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Title: Altered functional connectivity of the subthalamus and the bed nucleus of the stria terminalis in obsessive-compulsive disorder
Author: Cano Català, Marta
Alonso Ortega, María del Pino
Martínez Zalacaín, Ignacio
Subirà Coromina, Marta
Real, Eva
Segalàs Cosi, Cinto
Pujol Nuez, Jesús
Cardoner, N. (Narcís)
Menchón Magriñá, José Manuel
Soriano Mas, Carles
Keywords: Trastorns de la conducta
Diagnòstic per la imatge
Behavior disorders
Diagnostic imaging
Issue Date: 1-Apr-2018
Publisher: Cambridge University Press
Abstract: Background: the assessment of inter-regional functional connectivity (FC) has allowed for the description of the putative mechanism of action of treatments such as deep brain stimulation (DBS) of the nucleus accumbens in patients with obsessive-compulsive disorder (OCD). Nevertheless, the possible FC alterations of other clinically-effective DBS targets have not been explored. Here we evaluated the FC patterns of the subthalamic nucleus (STN) and the bed nucleus of the stria terminalis (BNST) in patients with OCD, as well as their association with symptom severity. Methods: eighty-six patients with OCD and 104 healthy participants were recruited. A resting-state image was acquired for each participant and a seed-based analysis focused on our two regions of interest was performed using statistical parametric mapping software (SPM8). Between-group differences in FC patterns were assessed with two-sample t test models, while the association between symptom severity and FC patterns was assessed with multiple regression analyses. Results: in comparison with controls, patients with OCD showed: (1) increased FC between the left STN and the right pre-motor cortex, (2) decreased FC between the right STN and the lenticular nuclei, and (3) increased FC between the left BNST and the right frontopolar cortex. Multiple regression analyses revealed a negative association between clinical severity and FC between the right STN and lenticular nucleus. Conclusions: this study provides a neurobiological framework to understand the mechanism of action of DBS on the STN and the BNST, which seems to involve brain circuits related with motor response inhibition and anxiety control, respectively.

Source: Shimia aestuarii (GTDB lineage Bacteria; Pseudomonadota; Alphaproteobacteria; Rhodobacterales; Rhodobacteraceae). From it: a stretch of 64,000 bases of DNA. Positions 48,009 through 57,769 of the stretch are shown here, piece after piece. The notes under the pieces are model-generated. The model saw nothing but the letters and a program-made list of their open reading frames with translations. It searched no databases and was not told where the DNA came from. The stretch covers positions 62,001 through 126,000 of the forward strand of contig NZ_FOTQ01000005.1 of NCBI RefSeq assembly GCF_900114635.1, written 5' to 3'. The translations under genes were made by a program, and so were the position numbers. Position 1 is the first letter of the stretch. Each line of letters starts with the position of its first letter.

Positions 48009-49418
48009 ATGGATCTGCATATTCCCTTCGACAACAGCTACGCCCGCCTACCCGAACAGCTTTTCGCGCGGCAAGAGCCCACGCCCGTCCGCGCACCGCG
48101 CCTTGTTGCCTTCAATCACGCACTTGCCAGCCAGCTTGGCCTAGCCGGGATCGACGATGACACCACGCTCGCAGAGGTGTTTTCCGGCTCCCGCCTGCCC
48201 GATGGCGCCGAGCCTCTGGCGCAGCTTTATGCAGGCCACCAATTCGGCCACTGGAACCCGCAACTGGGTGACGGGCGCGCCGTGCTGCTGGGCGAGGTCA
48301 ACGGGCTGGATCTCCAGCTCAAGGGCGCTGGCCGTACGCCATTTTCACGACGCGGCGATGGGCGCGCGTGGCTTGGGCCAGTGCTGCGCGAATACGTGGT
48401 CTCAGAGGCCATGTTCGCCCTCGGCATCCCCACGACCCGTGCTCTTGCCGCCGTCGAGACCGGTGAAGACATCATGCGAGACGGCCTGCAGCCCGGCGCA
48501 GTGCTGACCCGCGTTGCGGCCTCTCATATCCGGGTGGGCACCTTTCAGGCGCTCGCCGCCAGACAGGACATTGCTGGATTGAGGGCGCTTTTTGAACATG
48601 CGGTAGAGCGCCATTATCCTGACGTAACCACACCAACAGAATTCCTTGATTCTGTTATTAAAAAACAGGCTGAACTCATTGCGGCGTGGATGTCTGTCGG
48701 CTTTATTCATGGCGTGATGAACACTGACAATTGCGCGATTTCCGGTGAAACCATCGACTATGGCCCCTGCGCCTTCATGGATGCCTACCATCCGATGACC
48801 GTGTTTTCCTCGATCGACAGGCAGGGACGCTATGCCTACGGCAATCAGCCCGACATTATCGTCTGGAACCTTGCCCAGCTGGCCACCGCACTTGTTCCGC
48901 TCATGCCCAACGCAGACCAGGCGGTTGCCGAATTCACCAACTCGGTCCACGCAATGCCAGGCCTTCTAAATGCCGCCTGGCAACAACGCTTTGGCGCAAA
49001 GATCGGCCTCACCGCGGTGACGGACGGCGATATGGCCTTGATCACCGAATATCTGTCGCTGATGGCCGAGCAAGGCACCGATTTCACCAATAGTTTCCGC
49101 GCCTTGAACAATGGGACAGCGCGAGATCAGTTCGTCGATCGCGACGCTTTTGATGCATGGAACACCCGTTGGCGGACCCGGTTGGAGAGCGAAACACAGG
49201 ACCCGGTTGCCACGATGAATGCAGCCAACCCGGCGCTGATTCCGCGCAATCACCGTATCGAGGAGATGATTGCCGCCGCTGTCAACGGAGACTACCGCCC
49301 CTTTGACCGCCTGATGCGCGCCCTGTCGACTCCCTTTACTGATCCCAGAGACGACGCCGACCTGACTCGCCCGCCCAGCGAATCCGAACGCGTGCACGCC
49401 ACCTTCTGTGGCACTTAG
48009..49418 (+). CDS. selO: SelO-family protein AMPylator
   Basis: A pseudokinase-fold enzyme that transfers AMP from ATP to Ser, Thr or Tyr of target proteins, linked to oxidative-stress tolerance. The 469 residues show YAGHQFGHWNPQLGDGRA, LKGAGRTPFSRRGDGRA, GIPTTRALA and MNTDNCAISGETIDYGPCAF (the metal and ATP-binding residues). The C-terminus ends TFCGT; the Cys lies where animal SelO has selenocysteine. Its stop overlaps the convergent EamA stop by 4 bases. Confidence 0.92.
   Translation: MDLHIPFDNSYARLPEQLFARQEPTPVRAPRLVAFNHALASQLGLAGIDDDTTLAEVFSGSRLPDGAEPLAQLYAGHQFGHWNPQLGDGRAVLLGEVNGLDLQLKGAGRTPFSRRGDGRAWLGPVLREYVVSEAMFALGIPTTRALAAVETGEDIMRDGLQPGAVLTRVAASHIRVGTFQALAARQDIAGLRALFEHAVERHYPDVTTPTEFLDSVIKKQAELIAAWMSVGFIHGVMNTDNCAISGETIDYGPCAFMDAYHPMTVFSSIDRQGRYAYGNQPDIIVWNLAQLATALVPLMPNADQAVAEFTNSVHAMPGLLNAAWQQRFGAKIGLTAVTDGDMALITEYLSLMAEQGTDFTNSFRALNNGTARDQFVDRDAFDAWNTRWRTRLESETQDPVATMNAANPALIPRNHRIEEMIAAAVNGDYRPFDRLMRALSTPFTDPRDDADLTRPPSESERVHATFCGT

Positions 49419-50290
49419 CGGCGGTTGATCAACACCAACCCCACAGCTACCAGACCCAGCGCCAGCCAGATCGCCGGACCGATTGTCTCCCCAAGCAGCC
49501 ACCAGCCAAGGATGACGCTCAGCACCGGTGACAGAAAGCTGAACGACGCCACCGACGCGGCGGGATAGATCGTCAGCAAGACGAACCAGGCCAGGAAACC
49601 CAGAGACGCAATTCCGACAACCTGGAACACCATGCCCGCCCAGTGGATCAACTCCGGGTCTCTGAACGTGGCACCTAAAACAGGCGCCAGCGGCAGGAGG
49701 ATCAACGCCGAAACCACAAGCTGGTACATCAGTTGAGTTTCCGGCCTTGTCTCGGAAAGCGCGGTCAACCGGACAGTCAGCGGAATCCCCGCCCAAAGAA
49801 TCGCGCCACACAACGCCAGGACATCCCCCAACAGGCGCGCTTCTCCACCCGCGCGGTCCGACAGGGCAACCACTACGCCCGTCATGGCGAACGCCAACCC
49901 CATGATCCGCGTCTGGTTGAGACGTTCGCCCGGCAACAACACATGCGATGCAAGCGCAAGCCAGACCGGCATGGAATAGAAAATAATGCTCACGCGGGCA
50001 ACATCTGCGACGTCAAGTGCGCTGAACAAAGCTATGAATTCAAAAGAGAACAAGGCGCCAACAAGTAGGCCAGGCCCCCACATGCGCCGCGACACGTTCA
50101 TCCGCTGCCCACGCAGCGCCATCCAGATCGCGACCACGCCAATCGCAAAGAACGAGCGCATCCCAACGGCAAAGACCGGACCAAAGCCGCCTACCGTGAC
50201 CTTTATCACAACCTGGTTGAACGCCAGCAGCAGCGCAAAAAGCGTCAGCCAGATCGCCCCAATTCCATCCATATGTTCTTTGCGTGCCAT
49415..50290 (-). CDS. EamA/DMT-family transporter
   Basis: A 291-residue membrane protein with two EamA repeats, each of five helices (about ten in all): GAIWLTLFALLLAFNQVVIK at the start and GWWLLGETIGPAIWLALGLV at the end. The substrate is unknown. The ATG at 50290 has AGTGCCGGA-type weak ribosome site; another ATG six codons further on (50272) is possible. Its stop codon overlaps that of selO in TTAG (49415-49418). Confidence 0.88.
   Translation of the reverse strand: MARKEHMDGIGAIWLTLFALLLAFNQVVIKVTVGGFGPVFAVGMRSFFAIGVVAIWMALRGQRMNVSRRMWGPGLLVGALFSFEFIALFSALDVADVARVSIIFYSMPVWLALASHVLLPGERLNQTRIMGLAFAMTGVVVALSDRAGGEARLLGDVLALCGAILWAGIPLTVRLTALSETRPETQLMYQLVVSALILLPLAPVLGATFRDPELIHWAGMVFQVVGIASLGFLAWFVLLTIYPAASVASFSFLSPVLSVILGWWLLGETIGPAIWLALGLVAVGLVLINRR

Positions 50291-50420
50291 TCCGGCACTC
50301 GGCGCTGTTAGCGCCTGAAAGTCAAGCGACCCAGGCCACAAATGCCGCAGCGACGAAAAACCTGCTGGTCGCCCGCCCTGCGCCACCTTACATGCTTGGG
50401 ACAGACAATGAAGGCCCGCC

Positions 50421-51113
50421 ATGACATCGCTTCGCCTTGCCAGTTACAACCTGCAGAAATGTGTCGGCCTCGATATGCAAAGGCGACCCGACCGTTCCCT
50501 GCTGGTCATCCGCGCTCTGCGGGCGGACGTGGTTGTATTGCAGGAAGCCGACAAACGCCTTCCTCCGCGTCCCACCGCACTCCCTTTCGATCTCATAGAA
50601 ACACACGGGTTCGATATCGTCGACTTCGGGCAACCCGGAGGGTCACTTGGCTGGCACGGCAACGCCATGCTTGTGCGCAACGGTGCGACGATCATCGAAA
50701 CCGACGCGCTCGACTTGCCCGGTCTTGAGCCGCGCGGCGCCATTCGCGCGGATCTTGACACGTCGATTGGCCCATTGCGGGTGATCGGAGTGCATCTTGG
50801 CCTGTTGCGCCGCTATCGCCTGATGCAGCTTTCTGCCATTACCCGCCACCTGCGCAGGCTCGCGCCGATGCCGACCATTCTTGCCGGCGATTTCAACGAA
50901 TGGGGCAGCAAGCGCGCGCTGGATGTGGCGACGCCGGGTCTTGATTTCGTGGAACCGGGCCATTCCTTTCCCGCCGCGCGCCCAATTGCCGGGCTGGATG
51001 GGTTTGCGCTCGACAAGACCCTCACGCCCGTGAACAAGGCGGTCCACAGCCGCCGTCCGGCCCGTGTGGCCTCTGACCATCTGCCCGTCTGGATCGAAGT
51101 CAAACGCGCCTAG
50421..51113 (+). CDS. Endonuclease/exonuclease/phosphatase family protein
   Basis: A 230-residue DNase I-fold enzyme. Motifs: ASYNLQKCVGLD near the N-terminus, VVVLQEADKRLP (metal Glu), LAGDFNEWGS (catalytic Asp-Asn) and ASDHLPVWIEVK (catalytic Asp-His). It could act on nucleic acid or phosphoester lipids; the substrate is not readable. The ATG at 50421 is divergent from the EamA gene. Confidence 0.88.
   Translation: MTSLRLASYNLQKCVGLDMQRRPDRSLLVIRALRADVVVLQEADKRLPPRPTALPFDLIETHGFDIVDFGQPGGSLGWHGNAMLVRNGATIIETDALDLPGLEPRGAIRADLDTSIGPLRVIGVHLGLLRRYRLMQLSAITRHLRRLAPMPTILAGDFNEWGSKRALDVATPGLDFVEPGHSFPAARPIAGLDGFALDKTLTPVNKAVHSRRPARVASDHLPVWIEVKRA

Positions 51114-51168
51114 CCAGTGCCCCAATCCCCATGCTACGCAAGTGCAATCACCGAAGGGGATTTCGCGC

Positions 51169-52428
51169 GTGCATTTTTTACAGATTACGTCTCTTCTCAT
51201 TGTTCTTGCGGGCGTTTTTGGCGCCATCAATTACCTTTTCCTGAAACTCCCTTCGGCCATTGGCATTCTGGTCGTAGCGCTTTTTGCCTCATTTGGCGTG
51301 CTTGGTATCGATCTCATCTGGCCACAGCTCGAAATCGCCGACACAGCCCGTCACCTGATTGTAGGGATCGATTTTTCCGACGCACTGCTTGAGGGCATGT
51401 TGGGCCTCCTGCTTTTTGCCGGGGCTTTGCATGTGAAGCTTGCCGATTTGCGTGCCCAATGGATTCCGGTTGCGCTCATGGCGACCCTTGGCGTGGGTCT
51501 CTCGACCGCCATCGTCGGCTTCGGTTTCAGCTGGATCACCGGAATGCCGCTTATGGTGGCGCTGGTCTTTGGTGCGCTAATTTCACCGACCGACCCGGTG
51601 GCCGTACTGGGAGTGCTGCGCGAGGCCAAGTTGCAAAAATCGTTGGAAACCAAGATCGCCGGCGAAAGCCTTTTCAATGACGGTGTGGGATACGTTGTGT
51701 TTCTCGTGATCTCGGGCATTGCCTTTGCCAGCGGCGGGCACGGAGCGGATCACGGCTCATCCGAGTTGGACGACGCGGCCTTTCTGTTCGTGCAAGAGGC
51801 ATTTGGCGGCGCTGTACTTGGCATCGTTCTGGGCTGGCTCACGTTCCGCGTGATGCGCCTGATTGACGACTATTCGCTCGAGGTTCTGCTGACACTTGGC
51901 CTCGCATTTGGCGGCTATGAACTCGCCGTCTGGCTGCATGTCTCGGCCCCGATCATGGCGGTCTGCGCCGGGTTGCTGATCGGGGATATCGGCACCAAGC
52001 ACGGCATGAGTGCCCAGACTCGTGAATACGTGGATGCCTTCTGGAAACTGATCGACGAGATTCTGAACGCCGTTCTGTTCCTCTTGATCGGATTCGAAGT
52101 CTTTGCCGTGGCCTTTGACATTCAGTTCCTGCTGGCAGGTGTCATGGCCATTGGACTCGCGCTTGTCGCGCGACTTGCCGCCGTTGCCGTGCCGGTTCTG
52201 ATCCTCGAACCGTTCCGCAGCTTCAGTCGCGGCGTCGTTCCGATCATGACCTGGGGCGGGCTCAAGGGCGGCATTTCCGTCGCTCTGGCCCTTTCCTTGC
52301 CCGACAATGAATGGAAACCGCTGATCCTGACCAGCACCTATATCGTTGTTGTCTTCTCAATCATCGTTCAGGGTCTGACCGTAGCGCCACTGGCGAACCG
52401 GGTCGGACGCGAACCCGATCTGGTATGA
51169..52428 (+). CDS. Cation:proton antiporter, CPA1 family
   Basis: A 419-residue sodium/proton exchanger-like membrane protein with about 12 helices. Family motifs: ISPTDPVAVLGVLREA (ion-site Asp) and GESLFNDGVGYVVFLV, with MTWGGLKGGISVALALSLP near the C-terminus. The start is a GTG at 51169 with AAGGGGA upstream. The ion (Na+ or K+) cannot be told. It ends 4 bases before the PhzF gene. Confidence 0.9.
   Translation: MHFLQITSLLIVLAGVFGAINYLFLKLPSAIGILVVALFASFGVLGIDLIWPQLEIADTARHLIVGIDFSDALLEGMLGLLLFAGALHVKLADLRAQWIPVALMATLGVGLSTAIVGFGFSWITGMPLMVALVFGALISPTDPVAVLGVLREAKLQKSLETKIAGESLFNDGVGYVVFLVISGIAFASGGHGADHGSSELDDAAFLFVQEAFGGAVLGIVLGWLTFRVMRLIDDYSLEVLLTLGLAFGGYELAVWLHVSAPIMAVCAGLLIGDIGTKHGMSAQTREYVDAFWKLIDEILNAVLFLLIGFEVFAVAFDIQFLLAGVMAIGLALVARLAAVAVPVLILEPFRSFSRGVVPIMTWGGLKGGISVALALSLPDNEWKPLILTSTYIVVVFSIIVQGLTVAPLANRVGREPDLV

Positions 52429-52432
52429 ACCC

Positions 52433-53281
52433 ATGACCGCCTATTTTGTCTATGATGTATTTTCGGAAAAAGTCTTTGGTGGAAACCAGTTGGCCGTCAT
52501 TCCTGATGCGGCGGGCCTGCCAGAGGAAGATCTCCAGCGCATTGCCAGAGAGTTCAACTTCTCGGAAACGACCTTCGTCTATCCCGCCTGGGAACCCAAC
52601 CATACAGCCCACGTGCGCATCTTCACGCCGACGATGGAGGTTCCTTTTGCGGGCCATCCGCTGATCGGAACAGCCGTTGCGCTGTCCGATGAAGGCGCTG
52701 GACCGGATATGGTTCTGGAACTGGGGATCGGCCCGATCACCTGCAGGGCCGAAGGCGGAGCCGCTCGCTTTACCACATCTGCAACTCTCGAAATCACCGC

Note: Versió postprint del document publicat a:
It is part of: Psychological Medicine, 2018, vol. 48, num. 6, p. 919-928
Related resource:
ISSN: 0033-2917
Appears in Collections:Articles publicats en revistes (Ciències Clíniques)
Articles publicats en revistes (Institut d'lnvestigació Biomèdica de Bellvitge (IDIBELL))

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